October 20, 2019

This Will Be The Best. Birthday. Ever.

This year, I outed myself. I fessed up. In front of 18 of my closest female friends, I uttered two words I vowed never to say: I’m 60.

The reaction was expected: shock, disbelief, then some food, then more shock and then more food. Because I have a young child, no one would ever guess I have the same birthday as Barbie: March 9, 1959.

As an actor, I’m afraid of ageism although no one can ever guess my age. For that, I thank my Hungarian heritage of good skin and a lifelong love of exercise and optimism. 

I outed myself because I was tired of hiding my wisdom. Tired of hiding my experience. Tired of hiding, well, myself. 

Growing up in New Jersey during the ’60s and ’70s meant jumping on my bike after school and disappearing till dusk. Or ice skating on the pond at the local middle school. My education included public school and Hebrew school, as well as ballet and music lessons. By 14, I was dancing in a local ballet company. But scoliosis and a two-year stint in a full-body brace altered my career trajectory. Playing acoustic guitar and singing folk-rock songs helped me finance my college education; I was a regular performer at the coffeehouses at my school, Goucher College, and our brother school, Johns Hopkins. When I met Jackson Browne, I thanked him for helping me get through college. 

After graduation, I stayed in Baltimore and worked for the Film Forum. Then I pushed my way into advertising by showing up at an agency and insisting I had an appointment with the creative director, who was scattered enough to think it was his mistake. Impressed with my tenacity, he hired me to work in Broadcast Business Management and Talent Payments, and I soon began producing radio commercials, as well.

When I told my boss that a jingle for a theme park aimed at teens sounded too “Christy Minstrels,” I was dispatched to a studio in Dallas to produce a new track. I ended up working with a composer named Chris Kershaw, who would brag that his young son, Clayton, was an amazing athlete. It took me years to put those two names together. 

As the only woman working in broadcast there, I had plenty of #MeToo experiences in that “Mad Men” environment. Refusing advances from the president of the agency resulted in a vicious whisper campaign against me. And my name was replaced on the Cleo Award I won for a TV campaign I produced for the Baltimore Orioles. I was 24 years old.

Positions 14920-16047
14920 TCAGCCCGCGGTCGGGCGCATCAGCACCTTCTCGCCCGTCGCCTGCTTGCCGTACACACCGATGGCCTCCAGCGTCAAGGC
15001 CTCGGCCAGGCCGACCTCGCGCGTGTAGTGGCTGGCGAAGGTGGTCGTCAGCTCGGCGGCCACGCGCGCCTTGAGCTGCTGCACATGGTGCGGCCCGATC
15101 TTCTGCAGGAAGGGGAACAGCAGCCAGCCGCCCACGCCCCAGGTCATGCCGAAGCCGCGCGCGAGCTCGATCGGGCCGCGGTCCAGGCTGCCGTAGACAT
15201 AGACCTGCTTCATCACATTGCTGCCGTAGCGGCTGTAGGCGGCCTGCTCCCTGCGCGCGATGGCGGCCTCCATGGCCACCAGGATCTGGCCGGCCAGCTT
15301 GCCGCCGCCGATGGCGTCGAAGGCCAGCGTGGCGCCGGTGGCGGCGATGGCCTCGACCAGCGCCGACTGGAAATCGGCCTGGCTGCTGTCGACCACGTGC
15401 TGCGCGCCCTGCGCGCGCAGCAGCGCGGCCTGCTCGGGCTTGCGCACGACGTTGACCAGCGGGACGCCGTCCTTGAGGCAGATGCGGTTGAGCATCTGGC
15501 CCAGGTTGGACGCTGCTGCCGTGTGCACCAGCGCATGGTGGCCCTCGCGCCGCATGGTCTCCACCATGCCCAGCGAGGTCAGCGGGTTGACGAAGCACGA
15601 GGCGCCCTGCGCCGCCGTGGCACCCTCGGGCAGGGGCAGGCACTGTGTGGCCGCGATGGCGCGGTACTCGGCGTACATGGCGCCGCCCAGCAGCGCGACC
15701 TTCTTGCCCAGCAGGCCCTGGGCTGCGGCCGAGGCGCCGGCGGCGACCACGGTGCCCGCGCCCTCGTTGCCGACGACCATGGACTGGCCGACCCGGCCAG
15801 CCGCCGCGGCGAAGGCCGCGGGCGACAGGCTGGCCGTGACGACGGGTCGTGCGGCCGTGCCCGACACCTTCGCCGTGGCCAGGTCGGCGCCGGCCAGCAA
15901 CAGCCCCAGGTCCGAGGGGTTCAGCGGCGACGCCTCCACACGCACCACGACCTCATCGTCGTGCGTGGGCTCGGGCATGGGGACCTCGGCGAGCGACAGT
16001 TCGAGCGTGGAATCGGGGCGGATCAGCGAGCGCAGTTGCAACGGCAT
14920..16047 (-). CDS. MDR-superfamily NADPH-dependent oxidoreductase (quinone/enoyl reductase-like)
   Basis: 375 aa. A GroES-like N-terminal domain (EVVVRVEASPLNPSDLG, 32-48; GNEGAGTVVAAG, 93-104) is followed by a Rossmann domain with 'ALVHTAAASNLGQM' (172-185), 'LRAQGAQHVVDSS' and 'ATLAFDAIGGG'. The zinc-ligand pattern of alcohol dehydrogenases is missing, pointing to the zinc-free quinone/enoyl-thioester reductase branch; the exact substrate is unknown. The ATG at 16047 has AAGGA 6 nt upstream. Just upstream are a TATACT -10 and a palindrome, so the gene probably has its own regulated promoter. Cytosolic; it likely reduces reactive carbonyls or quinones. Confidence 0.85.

Then my father died. 

So I moved to New York to follow my dream of becoming an actor. I first fell into hand modeling and found myself the subject of a front page profile in the Wall Street Journal. (Soon thereafter, “Seinfeld” aired an episode in which George becomes a hand model.) Then came plays, commercials and stand-up comedy. I tap-danced in the Statue of Liberty celebration, got married, and thought I’d live happily ever after. Except my husband was an accountant and a cocaine addict. Dodging the abuse and emptiness, I filled my days and nights with work, auditions, classes and stand-up gigs in New York and London. 

Then my mother died. And I could no longer live without love or hope.

It took some time, but enough strength and courage emerged for me to extricate myself from that marriage. Weeks before the financial crash, I sold my apartment and moved downtown. A bigger agent signed me and I started to work more often. Then a Chabad rabbi living in my building invited me to a Shabbat dinner.

Seated next to me was a handsome man with beautiful green eyes. He was so funny. And Orthodox. I felt butterflies in my stomach over that guy in a kippah who was 13 years my junior. 

We dated, I became Orthodox, we got married and moved to L.A. I was 49. At 53, I gave birth to our son on the first day of Rosh Hashanah.

I am 60. And I have a lot more to say and a lot more to do. And I have nothing to hide.


Jill Moray Reichman is an actor, motivational speaker and medical intuitive.